Hey Authocrats! Lucas here.
In a previous entry, Geographies of the Creative Mind, one of the major takeaways that I tried to convince burgeoning writers about was the importance of not shopping around a manuscript to friends and family until it is complete to the best of your abilities.
That is quite a hard ask, and it can be difficult to know whether or not you’re even going in the right direction without a little feedback, right?
Well, yes, and no. On the one hand, you certainly do need a strategy in place regarding content development that puts your work under a critical lense. Yet I often find that when young or inexperienced writers seek out this kind of help, it’s ordinarily less to do with some objective improvement being sought and more to do with a sense of insecurity. That can damage your work, and slow up progress markedly.
So, what is a creative to do? Let’s find out…
It’s easier to be an impartial self-critic than the critic of a friend or loved one. Bold claim, I know, but think about it: your focus is on the narrative itself. Theirs simply can’t be. No matter how interested these folks are, it will always be your manuscript to them, before it is ever a story in its own right. Ever done something embarassing or self-effacing in front of them? They can’t unsee that in the narrative voice, period. Sorry.
So what’s left is to know how to be effective in approaching your own work. There are some things you won’t be able to do for yourself, namely that you won’t be able to read your story through the eyes of a stranger who comes to your tale for the first time and takes it at face-value.
However, there is objectively a way to check and see if you’re going in the right direction with the current stage of development in your work-in-progress.
Have an Original Narrative Arc
“But I thought there’s no such thing. Isn’t it all just the Hero’s Journey?” the well-meaning amatuer writer asks.
Well, that’s certainly the spirit of the times.
It’s a gross oversimplification though. You’ll find the Hero’s Journey in both Gilgamesh and Green Eggs and Ham, but no one is rushing to equivocate those…
But then why is it so hard to make something new nowadays?
Well, older stories—from Crime and Punishment to Lord of the Rings—were able to lay claim to unmarked ideas and meanings which had previously yet to be mastered. They were fundamentals, encapsulated in themes as simple as ‘redemption’ or as literal as ‘globalization and human frailty.’
The boundaries of all such immediate meanings have been set. There is a book or genre for every major human experience or emotion as currently articulated.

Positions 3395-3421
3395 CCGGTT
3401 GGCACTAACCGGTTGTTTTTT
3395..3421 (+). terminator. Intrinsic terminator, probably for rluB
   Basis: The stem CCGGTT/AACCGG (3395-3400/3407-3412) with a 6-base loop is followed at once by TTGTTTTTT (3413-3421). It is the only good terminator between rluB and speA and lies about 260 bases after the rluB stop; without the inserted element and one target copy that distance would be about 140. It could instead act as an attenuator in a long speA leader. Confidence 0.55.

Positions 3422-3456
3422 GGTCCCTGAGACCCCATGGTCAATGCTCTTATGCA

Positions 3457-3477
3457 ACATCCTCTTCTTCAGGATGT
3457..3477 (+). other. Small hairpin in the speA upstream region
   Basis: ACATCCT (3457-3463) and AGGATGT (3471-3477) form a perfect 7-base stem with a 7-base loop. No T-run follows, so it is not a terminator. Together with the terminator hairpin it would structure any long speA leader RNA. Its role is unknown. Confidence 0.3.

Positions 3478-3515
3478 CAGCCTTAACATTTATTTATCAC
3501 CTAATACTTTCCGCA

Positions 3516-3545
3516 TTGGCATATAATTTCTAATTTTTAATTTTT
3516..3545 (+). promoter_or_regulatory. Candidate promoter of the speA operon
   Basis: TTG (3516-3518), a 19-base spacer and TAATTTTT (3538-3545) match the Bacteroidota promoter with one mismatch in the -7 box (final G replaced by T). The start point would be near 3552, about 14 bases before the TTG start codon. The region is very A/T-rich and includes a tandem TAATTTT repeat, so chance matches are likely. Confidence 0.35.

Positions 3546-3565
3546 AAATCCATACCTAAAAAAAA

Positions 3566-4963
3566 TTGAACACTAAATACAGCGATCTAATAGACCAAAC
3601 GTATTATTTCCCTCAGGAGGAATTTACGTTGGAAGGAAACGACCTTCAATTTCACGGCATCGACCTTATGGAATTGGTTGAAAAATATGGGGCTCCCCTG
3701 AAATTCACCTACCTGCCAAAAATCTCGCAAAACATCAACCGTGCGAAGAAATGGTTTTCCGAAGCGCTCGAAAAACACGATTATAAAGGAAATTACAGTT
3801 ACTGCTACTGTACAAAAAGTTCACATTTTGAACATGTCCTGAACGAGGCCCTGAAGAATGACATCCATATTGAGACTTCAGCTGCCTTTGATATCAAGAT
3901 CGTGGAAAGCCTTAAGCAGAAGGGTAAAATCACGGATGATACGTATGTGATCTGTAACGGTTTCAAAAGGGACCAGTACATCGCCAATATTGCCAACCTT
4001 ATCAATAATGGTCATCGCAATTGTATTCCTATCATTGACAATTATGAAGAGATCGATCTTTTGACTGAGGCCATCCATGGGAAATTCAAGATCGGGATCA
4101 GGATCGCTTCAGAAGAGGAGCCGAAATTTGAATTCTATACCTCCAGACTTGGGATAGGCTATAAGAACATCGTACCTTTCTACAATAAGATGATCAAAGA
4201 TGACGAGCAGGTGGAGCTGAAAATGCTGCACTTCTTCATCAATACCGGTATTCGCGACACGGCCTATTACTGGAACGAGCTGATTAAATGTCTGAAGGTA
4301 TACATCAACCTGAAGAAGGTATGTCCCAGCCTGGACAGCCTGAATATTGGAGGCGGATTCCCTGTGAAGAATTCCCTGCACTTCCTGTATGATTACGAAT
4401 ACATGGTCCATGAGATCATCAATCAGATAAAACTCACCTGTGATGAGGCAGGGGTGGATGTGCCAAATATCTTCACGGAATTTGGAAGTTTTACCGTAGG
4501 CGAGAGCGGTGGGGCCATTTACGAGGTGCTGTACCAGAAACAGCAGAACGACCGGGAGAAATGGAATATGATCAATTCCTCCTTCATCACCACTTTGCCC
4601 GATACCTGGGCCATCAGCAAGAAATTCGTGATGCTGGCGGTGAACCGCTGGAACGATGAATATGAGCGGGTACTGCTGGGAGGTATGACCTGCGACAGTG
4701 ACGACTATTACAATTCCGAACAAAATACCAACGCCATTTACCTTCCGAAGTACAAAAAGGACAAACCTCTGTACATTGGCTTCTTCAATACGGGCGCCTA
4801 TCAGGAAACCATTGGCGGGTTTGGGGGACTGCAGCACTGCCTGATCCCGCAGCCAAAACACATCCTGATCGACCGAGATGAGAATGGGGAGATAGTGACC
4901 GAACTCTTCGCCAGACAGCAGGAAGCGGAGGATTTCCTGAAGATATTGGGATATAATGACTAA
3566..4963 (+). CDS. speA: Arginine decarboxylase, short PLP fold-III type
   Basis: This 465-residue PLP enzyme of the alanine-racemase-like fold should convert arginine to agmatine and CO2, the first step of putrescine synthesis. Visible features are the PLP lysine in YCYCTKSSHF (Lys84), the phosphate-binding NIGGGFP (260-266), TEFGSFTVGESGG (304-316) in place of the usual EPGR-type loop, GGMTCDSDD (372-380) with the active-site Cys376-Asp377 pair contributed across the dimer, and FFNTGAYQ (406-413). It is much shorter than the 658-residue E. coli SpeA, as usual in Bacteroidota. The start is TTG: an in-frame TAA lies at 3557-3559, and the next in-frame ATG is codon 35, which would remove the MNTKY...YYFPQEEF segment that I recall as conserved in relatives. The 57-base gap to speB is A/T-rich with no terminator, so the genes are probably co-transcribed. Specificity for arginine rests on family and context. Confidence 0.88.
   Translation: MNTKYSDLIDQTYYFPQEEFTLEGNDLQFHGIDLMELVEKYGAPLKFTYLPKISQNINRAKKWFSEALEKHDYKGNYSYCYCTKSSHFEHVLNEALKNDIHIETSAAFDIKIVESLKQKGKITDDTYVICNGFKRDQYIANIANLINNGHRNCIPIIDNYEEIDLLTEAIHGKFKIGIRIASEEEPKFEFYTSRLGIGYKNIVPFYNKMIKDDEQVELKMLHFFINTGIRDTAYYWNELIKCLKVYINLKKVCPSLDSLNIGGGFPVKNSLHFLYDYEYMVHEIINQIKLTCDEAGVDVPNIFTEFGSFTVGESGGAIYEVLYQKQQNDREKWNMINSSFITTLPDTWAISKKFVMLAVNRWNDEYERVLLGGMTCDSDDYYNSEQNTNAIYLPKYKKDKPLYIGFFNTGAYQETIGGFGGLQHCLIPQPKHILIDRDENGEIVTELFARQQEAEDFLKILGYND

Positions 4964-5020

All the territory has been siezed here. If you want to go somewhere new, you’ll need a spaceship or a submarine. You have to embark somewhere radically new, profoundly underdeveloped, and relentlessly insightful. That’s all there is to it! *insert tongue in cheek*
Put another way: we’ll never have another Tolkien in the same sense that Physics will never have another Isaac Newton: there is a before, and an after. The value of the work is also what makes it inimitable by anything which seeks to be called art.
I know that might feel overwhelming, but truly if you’re aiming for anything less: there is already someone telling your story somewhere else and they’ve filled that need in the market. Write your heart out! But know that at best, it’s for your own edification.
Now I’m not going to sugar-coat this: there is a certain potency of arrogance that one requires in order to approach such a tall order and say, “oh yeah, I can do that!” I am not saying that anyone can just jump right in after reading this and whip up a worthy work of fiction. What I am saying is only what is required for one to walk into their project clear-eyed about what is required for success.
Get it down and keep it down
In a salient way, works of literature are aesthetic representations of a philosopher or theologian at work. They are the natural evolution of the tales of old, etiologies which were created to get at the cause or heart of something shared in human experience.
So that’s how you determine if your narrative is productive: parse each sentence, each paragraph, each page, each chapter, each arc. Reflect on if it passes the bar set above. If you genuinely believe it does, then answer these questions:
- How does this section advance what I’m trying to communicate?
- Are my characters positioned to compellingly accomplish this task?
- How does my setting contribute to the exploration of these ideas?
- How do my characters and settings provide space in which to explore the complexities which arise from the ideas considered? What are the questions that readers might have about them? How does my narrative address them?
If it doesn’t pass the bar, then it’s back to the drawing board. It’s tough love, I know, but the task of the writer is often as thankless as it is grueling.